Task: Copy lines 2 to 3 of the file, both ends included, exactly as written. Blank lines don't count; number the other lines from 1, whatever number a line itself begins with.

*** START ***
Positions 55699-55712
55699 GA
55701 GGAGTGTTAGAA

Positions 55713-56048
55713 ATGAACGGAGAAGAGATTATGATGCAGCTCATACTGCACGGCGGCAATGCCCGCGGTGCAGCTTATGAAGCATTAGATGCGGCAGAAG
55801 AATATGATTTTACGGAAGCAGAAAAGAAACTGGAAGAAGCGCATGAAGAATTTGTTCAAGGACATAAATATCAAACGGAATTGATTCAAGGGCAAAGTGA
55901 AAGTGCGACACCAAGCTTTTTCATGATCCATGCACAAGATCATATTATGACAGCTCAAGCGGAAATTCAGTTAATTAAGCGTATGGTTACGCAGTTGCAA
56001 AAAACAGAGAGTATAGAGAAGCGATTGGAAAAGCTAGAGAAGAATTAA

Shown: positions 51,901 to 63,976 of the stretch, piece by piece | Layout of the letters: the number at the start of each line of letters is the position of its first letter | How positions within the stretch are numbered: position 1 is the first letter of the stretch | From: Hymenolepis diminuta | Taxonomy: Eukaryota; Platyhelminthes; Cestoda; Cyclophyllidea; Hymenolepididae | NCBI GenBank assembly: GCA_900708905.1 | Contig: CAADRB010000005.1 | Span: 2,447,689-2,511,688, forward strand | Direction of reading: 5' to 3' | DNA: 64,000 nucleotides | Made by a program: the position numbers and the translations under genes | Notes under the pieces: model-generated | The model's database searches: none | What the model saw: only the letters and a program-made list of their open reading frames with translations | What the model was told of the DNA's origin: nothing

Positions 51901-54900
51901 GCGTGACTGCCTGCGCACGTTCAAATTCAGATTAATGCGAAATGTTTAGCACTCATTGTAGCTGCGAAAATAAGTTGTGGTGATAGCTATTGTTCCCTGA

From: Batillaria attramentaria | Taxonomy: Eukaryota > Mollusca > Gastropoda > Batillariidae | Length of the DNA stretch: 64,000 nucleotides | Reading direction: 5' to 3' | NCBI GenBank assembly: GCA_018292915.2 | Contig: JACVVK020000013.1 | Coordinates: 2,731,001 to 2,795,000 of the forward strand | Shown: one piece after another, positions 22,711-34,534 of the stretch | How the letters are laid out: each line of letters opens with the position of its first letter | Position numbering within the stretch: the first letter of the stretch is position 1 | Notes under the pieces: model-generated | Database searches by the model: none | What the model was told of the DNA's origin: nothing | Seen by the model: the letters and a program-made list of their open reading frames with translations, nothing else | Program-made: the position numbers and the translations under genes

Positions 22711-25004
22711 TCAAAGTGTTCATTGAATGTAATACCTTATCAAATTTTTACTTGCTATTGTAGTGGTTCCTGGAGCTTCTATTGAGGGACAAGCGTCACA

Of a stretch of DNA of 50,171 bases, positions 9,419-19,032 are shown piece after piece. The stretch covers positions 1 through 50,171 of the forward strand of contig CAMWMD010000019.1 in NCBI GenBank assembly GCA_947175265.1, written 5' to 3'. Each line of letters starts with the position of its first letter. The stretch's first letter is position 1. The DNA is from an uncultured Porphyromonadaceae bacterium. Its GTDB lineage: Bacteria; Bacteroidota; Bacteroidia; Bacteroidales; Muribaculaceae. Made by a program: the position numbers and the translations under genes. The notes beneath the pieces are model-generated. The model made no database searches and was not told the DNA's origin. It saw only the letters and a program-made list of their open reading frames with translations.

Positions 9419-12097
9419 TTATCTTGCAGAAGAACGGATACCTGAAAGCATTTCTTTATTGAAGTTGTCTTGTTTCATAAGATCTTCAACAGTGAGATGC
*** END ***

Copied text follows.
55699 GA
55701 GGAGTGTTAGAA